GW student gets the `price right’

Jon Green has a game show obsession.

He watches the Game Show Network. An appearance on “Jeopardy!” isn’t out of the question. And, at age 21, Green already has won $16,000 on the “Price Is Right.”

“I’ve been a fan of the show since I was five,” said Green, who will make his television debut Oct. 29. “It’s one of those shows you watched when you were sick at home from elementary school.”

When he and his friends decided to make the hour-and-a-half drive from their homes in Dana Point, Calif., to the CBS “Price Is Right” studio, Green was determined to be more than a passive audience member. He wanted to be on TV, he said.

On the “Price Is Right,” the camera focuses on groups of people like marines in their uniforms or fraternity brothers wearing their letters. So, Green came up with a plan – they would wear GW baseball uniforms. The morning of the show, Green’s crew was on the road on Aug. 2 at 4:30 a.m. – the three girls donning “We love Bob” T-shirts and the 10 guys wearing GW baseball shirts.

“After you’ve been a member of the team for four years, you have approximately 25 GW baseball T-shirts,” Green said. “Three of the guys played college ball. One guy hasn’t touched a bat since he was 12.”

But as far as the “Price Is Right” knew, they were the GW Baseball team.

There was already a long line of dedicated “Price Is Right” fans when they arrived at the studio around 6 a.m. Some people were practicing for the show.

“There were some real wackos in line,” Green said. “There were people in line with catalogues asking each other `how much does this chair cost?'”

When they finally entered the building, everyone wrote their entire name – no nicknames – on the official “Price Is Right” name tag. Then, the interview process began. Each member of the audience had a five-second interview with the producers so they can decide who they want as contestants.

“`The Price Is Right’ is like a Jerry Springer game show,” Green said. “You realize that the people who watch this show are kind of obsessed. You know they aren’t going to call those people up because they might attack Bob Barker or something.”

Nine hours after they left their homes, Green and his friends sat down in the small “Price Is Right” studio. With the bright-orange decor and Barker’s beauties, little has changed since the show began in the 1970s.

In the first set of four, no one from Green’s group was called, but they managed to get on camera. Everyone in Green’s group was bursting with excitement, screaming and flailing their hands at the cameraman. Then Green was called.

“My brother jumped on top of me, my buddies are punching me in the stomach,” he said. “I can’t even get out of the row. Then you realize you have to throw everyone high-fives as you run down the aisle.”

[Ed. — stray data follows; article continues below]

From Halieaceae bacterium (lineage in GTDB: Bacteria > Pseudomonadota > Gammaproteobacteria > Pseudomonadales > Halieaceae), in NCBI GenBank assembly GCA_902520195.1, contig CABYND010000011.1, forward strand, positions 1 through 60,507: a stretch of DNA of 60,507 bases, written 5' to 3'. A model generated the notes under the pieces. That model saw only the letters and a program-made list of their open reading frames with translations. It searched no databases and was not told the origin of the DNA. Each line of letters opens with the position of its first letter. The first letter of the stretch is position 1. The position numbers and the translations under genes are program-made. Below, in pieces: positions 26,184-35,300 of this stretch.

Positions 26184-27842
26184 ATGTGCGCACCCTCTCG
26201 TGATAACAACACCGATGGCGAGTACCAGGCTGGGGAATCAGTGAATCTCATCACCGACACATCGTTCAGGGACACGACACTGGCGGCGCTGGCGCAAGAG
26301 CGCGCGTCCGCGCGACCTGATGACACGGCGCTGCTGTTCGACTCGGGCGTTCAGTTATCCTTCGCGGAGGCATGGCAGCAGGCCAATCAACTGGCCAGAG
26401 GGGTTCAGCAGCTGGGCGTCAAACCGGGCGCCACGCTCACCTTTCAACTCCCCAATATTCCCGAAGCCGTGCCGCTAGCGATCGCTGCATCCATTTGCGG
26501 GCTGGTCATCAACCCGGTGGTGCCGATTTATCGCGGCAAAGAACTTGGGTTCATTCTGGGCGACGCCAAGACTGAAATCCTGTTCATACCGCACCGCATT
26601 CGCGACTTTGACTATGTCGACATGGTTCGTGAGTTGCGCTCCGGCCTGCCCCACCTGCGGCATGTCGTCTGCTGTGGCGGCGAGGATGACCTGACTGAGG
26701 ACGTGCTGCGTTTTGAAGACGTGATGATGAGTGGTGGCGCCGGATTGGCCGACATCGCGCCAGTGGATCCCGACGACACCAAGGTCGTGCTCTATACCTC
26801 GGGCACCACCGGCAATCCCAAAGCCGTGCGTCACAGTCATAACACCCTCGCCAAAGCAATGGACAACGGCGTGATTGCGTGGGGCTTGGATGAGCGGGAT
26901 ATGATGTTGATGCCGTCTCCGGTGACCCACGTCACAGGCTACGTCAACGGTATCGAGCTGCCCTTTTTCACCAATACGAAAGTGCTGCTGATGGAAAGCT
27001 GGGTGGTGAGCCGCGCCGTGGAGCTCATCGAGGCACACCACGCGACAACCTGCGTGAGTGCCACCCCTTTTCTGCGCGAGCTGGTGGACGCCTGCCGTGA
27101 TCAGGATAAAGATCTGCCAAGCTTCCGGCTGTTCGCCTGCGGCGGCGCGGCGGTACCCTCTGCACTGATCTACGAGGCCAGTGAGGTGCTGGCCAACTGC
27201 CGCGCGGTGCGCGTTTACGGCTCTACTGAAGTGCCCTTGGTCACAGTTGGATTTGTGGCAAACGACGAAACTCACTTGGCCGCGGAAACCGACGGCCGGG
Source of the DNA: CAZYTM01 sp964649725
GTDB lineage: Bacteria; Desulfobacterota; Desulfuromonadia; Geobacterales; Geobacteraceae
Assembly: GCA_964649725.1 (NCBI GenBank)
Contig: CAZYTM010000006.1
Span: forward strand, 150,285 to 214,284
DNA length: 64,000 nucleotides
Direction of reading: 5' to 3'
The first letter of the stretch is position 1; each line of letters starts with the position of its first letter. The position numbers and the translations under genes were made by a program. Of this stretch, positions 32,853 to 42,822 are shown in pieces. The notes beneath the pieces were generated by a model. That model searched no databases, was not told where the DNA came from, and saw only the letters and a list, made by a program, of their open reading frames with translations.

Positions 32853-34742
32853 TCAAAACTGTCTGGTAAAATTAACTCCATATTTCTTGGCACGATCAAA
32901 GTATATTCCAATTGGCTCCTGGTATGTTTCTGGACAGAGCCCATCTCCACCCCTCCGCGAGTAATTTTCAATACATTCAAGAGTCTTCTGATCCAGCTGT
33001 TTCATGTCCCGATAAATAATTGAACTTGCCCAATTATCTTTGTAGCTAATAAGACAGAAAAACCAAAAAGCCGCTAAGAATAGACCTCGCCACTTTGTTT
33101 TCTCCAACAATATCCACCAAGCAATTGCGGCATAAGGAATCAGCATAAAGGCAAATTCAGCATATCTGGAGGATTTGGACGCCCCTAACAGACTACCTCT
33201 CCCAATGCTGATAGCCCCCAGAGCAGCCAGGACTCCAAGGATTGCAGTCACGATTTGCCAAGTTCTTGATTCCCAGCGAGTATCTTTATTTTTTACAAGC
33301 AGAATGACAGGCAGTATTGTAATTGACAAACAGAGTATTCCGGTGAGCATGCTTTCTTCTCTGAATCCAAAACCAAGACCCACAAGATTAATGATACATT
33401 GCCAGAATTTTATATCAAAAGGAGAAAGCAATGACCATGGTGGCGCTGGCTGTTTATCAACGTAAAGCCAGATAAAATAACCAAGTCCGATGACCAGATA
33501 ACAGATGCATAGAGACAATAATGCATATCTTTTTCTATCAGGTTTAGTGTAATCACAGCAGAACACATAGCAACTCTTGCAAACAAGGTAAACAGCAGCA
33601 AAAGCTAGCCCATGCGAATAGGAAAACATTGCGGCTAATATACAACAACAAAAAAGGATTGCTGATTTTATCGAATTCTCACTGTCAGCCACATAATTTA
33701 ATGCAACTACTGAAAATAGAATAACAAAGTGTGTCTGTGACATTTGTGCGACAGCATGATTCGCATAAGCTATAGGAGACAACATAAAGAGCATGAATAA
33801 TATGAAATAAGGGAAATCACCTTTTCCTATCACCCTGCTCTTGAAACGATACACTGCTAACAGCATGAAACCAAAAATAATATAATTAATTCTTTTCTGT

In “contestants’ row,” participants need to bid the closest to the retail price of a prize without going over the price. Green had to bid on a wooden chest. He came within $7 of the actual price.

“First of all, I can’t even believe I’ve been called down,” he said. “I’ve got my hands on my head because I can’t believe it. Then I win the prize, and I’m on stage right away. Then the curtain goes up and Rod Roddy (the announcer) says `You have the chance to win $16,000.’ That’s when my breathing stopped.”

In the game, Green had to match five grocery items to their corresponding prices. For the first item he got right, he won $1,000. With each product he matched correctly, he doubled his money, but he could choose to stop and take the money at any time. Green didn’t stop. He didn’t need to.

“I was thinking maybe today is my day,” he said. “Maybe all my biorhythms are right, and the stars are aligned.”

After he won, Green jumped in the air, took a lap around the stage and ended his victory dance by going down on one knee and doing a few arm pumps. Then he was escorted off stage to fill out paperwork. He couldn’t concentrate and messed up the forms three times. But it wasn’t over yet. He still had to spin the Big Wheel for his chance to get into the Showcase Showdown. He tied the woman in front of him at 90 cents (the goal is to get $1) and forced a spin-off, but he didn’t make it to the Showdown. He didn’t care. He still had 16-grand in his pocket.

“My dad didn’t believe me at first,” Green said. “Once he saw the paperwork, he didn’t stop cursing for the next hour. My mom honestly cried for five minutes because she was so happy for me. She probably said the words `you’re so lucky’ 500 times because she knows how big my college loans are.”

With the money, Green plans to pay off his credit card bills, some of his college loans and everyone he owes money. If there’s enough money, he might buy a trip or a car. But he definitely will treat the pseudo-GW baseball team to a nice dinner.

“I really scammed (the `Price Is Right’),” Green said. “Actually, I’m just a little more creative than other people.”

Green will make his nationwide television debut Oct. 29. According to his calculations, his appearance lasts about two minutes, so he has 13 minutes of fame left in the 15 allotted to him in life.

“I’ve told everyone I know, and they’ve all told people,” Green said. “I’m hoping for the highest ratings ever for a `Price Is Right’ show.”

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